Escape to the Sea with Janet Bell

Thanks to the cheerful postcards featuring the seaside paintings of Janet Bell, I spent a few much-needed moments at the sea today.

Both came from Love Notes pals who live on the other side of the pond.

Litsa sent my sister Lori the card below with a sweet message of time spent at the beach. I don’t have the actual postcard, but I ran across a scan of it while looking through my camera roll.

“Seaside Days: Pink Flowers” by Janet Bell

Although the artwork is entitled “Pink Flowers,” the flowers are actually purple–Lori’s favorite color [too]–which I’m sure is the reason Litsa selected the postcard.

Jacki sent a fun beach scene with a quote:

“Kites at the Beach” by Janet Bell

Every second brings a new beginning.
Every hour holds a new promise.
Every night our deams can bring hope.
And every day is what you choose to make it. –Unknown

Janet Bell is a popular contemporary artist who has her own gallery by the sea in Beaumaris, Anglesey. Her style is characterized by bright colors and cheerful scenes of lighthouse, boats, and seaside views. You can see more of her work by visiting her site: Janet Bell Gallery.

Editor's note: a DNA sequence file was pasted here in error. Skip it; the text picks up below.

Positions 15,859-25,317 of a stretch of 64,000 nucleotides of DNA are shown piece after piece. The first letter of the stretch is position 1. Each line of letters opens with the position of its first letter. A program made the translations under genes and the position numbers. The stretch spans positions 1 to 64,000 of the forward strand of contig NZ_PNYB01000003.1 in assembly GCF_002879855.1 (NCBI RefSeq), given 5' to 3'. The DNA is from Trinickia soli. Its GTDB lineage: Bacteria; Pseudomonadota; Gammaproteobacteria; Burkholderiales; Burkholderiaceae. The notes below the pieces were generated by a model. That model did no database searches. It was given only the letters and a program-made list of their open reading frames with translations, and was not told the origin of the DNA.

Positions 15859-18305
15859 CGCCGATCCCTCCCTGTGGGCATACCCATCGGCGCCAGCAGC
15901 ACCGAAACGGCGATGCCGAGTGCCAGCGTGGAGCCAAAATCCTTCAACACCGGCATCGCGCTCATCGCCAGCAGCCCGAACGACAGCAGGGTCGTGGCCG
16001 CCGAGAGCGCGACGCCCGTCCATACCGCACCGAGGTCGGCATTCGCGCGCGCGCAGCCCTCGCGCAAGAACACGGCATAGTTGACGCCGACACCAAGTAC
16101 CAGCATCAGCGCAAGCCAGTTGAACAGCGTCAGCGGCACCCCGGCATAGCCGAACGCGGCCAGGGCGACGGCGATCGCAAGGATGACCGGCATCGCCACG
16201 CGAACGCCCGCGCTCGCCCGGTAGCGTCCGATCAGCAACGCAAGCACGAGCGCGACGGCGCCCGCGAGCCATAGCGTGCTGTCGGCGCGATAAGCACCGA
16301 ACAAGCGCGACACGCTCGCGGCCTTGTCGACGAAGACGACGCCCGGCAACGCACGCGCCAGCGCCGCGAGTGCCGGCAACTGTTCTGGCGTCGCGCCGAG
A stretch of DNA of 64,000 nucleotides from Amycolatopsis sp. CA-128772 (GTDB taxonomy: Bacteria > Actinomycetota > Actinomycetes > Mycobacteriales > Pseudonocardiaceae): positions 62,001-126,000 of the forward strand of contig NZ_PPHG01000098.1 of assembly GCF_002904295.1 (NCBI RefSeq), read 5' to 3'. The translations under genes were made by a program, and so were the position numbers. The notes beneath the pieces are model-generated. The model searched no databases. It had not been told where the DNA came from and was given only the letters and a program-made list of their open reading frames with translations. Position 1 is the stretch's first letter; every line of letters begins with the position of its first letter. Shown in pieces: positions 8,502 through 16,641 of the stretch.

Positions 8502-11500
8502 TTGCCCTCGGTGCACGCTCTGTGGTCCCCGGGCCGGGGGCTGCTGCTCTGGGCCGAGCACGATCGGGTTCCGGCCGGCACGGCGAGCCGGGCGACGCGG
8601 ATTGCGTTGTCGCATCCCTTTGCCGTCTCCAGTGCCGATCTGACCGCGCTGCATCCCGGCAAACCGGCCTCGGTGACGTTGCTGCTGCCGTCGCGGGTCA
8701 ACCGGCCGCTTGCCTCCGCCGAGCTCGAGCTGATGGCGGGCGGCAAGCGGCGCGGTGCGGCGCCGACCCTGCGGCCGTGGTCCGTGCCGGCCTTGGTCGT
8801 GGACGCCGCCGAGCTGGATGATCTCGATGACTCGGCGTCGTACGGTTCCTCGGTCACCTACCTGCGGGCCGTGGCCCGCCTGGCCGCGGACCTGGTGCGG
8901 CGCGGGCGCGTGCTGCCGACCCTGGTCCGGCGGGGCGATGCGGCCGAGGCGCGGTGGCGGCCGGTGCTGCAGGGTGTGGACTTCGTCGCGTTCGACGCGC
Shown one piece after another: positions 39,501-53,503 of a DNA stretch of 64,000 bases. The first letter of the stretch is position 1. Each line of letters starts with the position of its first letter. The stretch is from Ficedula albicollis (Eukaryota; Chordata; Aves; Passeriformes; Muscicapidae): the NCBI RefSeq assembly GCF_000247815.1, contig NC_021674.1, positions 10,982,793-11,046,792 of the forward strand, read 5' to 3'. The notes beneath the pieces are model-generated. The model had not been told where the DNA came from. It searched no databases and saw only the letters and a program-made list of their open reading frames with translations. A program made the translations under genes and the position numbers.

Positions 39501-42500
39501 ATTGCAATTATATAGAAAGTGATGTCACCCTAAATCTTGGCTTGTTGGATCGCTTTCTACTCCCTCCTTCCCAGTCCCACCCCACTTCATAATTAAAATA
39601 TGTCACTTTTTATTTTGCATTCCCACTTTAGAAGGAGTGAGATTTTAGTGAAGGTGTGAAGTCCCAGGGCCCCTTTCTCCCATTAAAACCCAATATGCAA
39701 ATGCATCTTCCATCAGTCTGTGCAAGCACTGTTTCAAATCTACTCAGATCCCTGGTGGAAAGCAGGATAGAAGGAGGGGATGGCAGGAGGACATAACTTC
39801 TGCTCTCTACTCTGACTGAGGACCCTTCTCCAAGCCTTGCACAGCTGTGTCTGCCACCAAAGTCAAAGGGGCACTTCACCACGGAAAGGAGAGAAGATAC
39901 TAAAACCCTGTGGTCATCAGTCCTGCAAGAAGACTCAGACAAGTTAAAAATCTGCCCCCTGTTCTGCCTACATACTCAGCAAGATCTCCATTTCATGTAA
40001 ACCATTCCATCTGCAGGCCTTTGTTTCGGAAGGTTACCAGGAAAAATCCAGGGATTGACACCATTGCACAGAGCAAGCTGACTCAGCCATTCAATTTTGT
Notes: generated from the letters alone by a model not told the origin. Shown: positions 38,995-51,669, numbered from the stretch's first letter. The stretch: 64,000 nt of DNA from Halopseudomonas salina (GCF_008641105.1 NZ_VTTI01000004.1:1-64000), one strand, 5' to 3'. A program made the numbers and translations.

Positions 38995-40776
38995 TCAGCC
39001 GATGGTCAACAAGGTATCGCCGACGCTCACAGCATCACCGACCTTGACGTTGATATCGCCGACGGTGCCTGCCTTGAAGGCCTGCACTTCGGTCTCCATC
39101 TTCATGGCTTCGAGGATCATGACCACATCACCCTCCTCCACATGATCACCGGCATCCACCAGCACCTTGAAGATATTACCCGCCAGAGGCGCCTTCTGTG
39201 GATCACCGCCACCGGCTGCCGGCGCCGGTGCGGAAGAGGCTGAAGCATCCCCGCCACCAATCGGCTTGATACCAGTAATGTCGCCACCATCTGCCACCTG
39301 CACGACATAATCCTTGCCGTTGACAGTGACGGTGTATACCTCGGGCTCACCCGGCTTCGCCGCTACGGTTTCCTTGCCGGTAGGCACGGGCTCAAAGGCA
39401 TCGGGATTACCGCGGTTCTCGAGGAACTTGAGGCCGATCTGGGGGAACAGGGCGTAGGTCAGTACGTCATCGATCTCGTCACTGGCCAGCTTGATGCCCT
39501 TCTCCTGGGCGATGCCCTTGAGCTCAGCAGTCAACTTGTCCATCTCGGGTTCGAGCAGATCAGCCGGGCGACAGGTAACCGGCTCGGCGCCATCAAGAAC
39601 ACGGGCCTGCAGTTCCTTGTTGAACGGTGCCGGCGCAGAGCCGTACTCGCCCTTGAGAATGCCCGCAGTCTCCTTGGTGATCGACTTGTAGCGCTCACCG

With so much heaviness on my mind these days, this week’s blog posts will provide a brief escape into the lighthearted and fun. I’ll be contemplating the pretty and catching up on some of the happy mail in my “to be blogged” bin. I look forward to seeing you here!

Fear Is in the Air: Eyes, Art, and Winning

A couple of months ago, I “won” a couple of postcards from artist and writer Eva Newermann. She’d posted a challenge for readers to find three “strange” things about the eyes of Ewa Lowe, the main character of her SciFi thriller, Fear Is in the Air. I spotted them immediately, but was travelling at the time and WiFi was sketchy. Eva was kind and declared me a “winner” anyway!

Can you see what’s “different” or strange about the eyes?

While you think about that, here are the two oversize (5.5 x 8.25) postcards Eva sent to me:

“Gunvor Bengtson” aka “Ewa Lowe” by Eva Newermann

This is a painting of one of Eva’s friends. She had an interesting experience while painting this one. “Her [friend’s] face appeared through her body.” Eva plans to use the image on the cover of her new Ewa Lowe book, Ewa 51, which comes out next year.

“Winter in Scandinavia” by Eva Newermann

The winter landscape is from a cabin Eva used to have in Norway.  Peaceful. Isn’t it?

Did you see the “three things” about the eyes? You can check your answers here: Ewa Lowe’s Eye Challenge.